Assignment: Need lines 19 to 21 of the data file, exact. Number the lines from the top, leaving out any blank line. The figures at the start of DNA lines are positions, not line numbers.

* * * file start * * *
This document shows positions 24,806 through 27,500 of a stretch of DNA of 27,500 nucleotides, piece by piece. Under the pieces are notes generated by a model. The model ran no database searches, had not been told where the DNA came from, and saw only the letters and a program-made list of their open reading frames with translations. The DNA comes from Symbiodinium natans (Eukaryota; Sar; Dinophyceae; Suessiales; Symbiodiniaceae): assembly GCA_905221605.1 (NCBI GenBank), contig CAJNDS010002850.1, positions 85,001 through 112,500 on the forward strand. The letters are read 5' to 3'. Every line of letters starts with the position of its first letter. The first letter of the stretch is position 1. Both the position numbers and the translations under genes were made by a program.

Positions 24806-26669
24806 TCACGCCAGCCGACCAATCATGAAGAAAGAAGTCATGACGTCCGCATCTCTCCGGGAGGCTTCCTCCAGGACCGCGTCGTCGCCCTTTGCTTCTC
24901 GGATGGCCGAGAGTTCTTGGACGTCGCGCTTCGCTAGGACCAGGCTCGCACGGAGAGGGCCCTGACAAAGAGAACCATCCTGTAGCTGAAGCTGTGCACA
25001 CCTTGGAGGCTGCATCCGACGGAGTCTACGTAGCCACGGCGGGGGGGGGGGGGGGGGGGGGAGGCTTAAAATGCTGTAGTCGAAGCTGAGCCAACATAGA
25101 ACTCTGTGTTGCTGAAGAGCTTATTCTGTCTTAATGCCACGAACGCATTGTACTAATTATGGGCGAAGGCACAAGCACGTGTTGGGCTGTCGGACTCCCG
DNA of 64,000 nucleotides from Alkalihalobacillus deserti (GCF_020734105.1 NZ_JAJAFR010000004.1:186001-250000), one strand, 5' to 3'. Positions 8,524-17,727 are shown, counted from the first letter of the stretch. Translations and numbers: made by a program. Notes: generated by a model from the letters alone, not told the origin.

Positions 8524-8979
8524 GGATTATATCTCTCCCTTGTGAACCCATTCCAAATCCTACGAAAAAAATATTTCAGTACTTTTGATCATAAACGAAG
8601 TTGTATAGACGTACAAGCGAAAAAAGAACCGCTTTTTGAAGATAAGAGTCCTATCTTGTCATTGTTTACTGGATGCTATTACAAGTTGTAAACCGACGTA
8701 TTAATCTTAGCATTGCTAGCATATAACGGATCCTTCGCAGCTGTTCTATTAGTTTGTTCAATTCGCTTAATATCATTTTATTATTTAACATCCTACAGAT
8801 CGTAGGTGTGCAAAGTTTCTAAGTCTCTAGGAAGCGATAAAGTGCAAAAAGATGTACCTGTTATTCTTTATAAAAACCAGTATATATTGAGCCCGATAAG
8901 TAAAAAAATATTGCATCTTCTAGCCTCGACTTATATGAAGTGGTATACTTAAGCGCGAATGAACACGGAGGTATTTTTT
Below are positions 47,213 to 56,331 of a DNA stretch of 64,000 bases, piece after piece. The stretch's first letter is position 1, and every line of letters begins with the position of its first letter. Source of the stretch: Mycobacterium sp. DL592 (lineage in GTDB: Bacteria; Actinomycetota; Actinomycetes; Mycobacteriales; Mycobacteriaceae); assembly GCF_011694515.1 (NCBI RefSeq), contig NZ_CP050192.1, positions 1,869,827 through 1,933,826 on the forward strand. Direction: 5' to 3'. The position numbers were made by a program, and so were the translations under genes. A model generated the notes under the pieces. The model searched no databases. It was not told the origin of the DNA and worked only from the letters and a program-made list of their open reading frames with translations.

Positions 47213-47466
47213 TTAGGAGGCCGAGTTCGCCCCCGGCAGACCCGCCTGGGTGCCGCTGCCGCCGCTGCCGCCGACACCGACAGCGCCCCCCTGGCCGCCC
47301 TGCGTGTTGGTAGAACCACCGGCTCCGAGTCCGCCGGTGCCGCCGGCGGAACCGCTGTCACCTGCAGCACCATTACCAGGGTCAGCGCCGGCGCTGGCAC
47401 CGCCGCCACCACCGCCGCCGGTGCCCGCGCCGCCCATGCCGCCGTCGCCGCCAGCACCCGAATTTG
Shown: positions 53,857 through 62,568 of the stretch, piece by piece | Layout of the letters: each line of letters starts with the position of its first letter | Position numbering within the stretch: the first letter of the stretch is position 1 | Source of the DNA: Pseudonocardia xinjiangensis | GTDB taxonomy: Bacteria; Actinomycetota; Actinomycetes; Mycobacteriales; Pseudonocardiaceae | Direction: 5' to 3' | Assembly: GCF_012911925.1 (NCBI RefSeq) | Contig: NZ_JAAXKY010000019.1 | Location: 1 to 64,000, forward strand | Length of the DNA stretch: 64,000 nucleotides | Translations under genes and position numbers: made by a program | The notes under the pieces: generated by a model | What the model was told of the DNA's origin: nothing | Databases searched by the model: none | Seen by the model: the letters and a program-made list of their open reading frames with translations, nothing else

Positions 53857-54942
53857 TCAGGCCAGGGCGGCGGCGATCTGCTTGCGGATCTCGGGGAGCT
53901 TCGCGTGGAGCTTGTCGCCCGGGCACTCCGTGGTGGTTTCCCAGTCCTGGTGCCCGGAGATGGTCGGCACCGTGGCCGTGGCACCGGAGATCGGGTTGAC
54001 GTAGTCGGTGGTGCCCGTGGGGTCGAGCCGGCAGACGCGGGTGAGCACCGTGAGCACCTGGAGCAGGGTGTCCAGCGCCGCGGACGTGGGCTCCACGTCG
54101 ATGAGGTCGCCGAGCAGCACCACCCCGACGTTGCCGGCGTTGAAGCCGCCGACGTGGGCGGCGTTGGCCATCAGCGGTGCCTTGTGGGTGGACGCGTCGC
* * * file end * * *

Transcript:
Shown: positions 53,857 through 62,568 of the stretch, piece by piece | Layout of the letters: each line of letters starts with the position of its first letter | Position numbering within the stretch: the first letter of the stretch is position 1 | Source of the DNA: Pseudonocardia xinjiangensis | GTDB taxonomy: Bacteria; Actinomycetota; Actinomycetes; Mycobacteriales; Pseudonocardiaceae | Direction: 5' to 3' | Assembly: GCF_012911925.1 (NCBI RefSeq) | Contig: NZ_JAAXKY010000019.1 | Location: 1 to 64,000, forward strand | Length of the DNA stretch: 64,000 nucleotides | Translations under genes and position numbers: made by a program | The notes under the pieces: generated by a model | What the model was told of the DNA's origin: nothing | Databases searched by the model: none | Seen by the model: the letters and a program-made list of their open reading frames with translations, nothing else

Positions 53857-54942
53857 TCAGGCCAGGGCGGCGGCGATCTGCTTGCGGATCTCGGGGAGCT